The Culmination of Tradition-based Tafsir The Qur'an Exegesis "al-Durr al-manthur" of al-Suyut&dotbelow;i (d. 911/1505).
Ally, Shabir.
355 p.
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dissertation note
Thesis (Ph.D.)--University of Toronto (Canada), 2012.
general note
Adviser: Walid Saleh.
Source: Dissertation Abstracts International, Volume: 74-08(E), Section: A.
local note
ROBARTS MICROTEXT copy on microfiche.
Al-Suyut&dotbelow;i collected his traditions from a wide variety of sources some of which are now lost. Two major exegetes, al-Shawkani (d. 1250/1834) and al-Alusi (d. 1270/1854), copied some of these traditions from al-Durr into their Qur'an commentaries. In this way, al-Suyut&dotbelow;i has succeeded in shedding new light on rare, neglected, and previously scattered traditions.
By means of the traditions in al-Durr, al-Suyut&dotbelow;i supports several of his views in contradistinction to those of Ibn Taymiyah. Al-Suyut&dotbelow;i's traditions support the following views. First, opinion-based exegesis is a valid supplement to tradition-based exegesis. Second, the early Muslim community was not quite unified. Third, the earliest Qur'anic exegetes did not offer a unified exegesis of the Qur'an. Fourth, Qur'anic exegesis is necessarily polyvalent since Muslims accept a number of readings of the Qur'an, and variant readings give rise to various interpretations.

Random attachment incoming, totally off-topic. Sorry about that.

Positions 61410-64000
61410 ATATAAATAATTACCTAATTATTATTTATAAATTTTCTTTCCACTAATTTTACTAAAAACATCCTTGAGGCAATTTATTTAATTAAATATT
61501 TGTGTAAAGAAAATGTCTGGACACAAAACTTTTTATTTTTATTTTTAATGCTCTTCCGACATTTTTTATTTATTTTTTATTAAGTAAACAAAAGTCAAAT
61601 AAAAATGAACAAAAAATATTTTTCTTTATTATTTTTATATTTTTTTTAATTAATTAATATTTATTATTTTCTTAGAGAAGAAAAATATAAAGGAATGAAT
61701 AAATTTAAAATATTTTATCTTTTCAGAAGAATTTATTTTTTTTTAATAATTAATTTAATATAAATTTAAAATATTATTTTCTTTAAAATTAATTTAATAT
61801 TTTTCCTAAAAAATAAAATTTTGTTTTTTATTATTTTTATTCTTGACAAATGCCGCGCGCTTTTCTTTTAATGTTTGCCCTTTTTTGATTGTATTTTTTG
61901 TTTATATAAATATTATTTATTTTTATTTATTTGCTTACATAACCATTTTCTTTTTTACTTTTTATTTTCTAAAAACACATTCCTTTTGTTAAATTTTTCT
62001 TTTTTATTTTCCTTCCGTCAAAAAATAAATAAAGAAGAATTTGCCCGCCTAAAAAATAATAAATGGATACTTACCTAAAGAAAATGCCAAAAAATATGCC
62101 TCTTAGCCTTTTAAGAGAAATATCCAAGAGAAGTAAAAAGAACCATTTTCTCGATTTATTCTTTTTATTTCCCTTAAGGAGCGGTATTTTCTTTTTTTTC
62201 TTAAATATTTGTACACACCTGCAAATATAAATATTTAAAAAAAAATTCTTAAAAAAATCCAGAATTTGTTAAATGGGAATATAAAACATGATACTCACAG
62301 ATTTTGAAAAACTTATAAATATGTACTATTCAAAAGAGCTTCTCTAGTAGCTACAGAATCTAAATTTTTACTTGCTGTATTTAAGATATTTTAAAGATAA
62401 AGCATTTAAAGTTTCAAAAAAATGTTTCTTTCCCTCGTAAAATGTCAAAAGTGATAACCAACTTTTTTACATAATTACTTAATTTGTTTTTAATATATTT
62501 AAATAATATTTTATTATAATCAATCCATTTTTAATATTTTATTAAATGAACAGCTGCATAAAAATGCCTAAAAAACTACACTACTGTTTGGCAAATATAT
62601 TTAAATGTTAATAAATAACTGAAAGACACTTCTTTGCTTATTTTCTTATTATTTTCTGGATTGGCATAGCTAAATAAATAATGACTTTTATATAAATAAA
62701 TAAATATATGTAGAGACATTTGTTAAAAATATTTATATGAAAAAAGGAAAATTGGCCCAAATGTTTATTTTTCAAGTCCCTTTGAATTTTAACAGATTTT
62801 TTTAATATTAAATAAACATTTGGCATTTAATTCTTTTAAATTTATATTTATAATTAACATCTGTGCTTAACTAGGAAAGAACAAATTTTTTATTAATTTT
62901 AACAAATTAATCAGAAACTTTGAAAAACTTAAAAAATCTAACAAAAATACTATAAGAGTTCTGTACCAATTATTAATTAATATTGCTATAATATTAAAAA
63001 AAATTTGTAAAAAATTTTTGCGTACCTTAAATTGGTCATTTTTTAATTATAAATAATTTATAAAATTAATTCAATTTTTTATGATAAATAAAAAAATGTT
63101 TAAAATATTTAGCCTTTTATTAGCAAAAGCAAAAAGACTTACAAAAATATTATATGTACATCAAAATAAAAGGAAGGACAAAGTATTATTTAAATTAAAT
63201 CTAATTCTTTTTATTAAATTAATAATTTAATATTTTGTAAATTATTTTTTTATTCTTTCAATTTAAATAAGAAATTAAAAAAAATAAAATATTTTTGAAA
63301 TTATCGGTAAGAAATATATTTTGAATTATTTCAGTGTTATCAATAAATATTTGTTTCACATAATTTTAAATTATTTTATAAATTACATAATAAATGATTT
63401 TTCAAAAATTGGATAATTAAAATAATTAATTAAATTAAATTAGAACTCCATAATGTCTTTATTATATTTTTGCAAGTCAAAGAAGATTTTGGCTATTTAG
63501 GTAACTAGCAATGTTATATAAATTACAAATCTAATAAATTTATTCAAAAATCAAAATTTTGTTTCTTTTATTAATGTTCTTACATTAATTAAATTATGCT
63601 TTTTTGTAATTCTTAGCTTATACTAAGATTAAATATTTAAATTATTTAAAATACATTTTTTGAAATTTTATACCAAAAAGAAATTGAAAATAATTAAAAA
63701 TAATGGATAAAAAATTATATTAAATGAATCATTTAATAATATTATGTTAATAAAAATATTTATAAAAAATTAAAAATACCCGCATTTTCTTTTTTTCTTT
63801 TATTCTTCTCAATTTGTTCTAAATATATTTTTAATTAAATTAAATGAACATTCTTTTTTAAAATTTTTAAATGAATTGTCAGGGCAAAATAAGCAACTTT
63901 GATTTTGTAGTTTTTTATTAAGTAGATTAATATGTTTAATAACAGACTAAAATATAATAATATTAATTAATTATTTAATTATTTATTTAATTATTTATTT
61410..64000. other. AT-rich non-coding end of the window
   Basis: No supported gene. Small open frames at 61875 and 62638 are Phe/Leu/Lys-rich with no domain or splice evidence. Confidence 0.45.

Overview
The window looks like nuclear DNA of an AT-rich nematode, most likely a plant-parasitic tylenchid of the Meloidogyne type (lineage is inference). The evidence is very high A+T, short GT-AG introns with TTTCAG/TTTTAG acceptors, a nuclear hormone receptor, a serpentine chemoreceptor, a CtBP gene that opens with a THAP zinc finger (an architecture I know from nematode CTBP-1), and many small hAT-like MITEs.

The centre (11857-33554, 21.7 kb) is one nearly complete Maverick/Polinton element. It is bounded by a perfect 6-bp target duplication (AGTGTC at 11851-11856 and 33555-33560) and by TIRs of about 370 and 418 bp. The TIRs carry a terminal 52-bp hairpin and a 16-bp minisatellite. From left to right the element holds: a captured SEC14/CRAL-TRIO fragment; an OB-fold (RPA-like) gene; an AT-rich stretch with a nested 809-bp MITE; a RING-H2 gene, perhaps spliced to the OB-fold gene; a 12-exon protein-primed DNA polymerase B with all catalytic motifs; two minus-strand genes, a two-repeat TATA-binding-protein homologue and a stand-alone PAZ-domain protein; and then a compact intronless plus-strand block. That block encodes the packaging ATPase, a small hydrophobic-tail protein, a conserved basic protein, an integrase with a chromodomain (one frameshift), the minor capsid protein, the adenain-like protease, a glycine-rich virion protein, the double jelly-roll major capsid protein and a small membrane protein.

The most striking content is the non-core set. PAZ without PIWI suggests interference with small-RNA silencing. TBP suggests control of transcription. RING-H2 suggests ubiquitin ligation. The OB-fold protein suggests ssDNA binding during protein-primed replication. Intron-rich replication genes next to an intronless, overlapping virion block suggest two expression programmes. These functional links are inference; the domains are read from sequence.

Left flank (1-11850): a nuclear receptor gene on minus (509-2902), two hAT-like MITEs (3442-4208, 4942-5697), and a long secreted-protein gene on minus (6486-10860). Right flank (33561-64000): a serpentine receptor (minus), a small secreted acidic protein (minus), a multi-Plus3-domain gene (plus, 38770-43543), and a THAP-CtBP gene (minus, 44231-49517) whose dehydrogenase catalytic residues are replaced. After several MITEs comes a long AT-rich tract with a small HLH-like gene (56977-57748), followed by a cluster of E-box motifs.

This is a study of Jalal al-Din al-Suyut&dotbelow;i's al-Durr al-manthur fi-l-tafsir bi-l-ma'thur (The scattered pearls of tradition-based exegesis), hereinafter al-Durr. In the present study, the distinctiveness of al-Durr becomes evident in comparison with the tafsirs of al-T&dotbelow;abari (d. 310/923) and Ibn Kathir (d. 774/1373). Al-Suyut&dotbelow;i surpassed these exegetes by relying entirely on h˙adith (tradition). Al-Suyut&dotbelow;i rarely offers a comment of his own. Thus, in terms of its formal features, al-Durr is the culmination of tradition-based exegesis (tafsir bi-l-ma'thur).
This study also shows that al-Suyut&dotbelow;i intended in al-Durr to subtly challenge the tradition- based hermeneutics of Ibn Taymiyah (d. 728/1328). According to Ibn Taymiyah, the true, unified, interpretation of the Qur'an must be sought in the Qur'an itself, in the traditions of Muh&dotbelow;ammad, and in the exegeses of the earliest Muslims. Moreover, Ibn Taymiyah strongly denounced opinion-based exegesis (tafsir bi-l-ra'y).
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